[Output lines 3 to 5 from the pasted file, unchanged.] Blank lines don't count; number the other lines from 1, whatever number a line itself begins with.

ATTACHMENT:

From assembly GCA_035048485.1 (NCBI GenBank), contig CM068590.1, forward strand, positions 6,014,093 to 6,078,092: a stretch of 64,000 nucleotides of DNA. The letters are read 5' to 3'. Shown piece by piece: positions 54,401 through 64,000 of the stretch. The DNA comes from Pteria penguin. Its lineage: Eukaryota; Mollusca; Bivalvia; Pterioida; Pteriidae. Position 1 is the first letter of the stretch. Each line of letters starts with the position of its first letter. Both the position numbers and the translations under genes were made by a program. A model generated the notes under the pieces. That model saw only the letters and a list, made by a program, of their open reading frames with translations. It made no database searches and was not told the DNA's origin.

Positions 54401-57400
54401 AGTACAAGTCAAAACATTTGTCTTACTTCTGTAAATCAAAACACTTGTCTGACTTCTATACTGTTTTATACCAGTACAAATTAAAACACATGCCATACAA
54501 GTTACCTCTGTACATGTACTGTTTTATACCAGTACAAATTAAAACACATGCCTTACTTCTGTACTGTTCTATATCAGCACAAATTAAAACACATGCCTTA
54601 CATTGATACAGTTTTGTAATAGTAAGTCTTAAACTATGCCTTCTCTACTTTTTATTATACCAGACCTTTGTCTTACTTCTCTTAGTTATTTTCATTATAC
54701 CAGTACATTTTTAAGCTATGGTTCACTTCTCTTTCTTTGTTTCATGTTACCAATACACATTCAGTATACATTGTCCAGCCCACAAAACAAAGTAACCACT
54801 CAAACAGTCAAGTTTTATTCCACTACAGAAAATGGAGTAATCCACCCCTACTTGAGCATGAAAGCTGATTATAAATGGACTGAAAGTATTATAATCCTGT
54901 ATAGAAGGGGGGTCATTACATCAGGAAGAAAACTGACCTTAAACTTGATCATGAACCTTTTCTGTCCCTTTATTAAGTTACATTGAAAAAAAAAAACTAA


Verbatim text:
54401 AGTACAAGTCAAAACATTTGTCTTACTTCTGTAAATCAAAACACTTGTCTGACTTCTATACTGTTTTATACCAGTACAAATTAAAACACATGCCATACAA
54501 GTTACCTCTGTACATGTACTGTTTTATACCAGTACAAATTAAAACACATGCCTTACTTCTGTACTGTTCTATATCAGCACAAATTAAAACACATGCCTTA
54601 CATTGATACAGTTTTGTAATAGTAAGTCTTAAACTATGCCTTCTCTACTTTTTATTATACCAGACCTTTGTCTTACTTCTCTTAGTTATTTTCATTATAC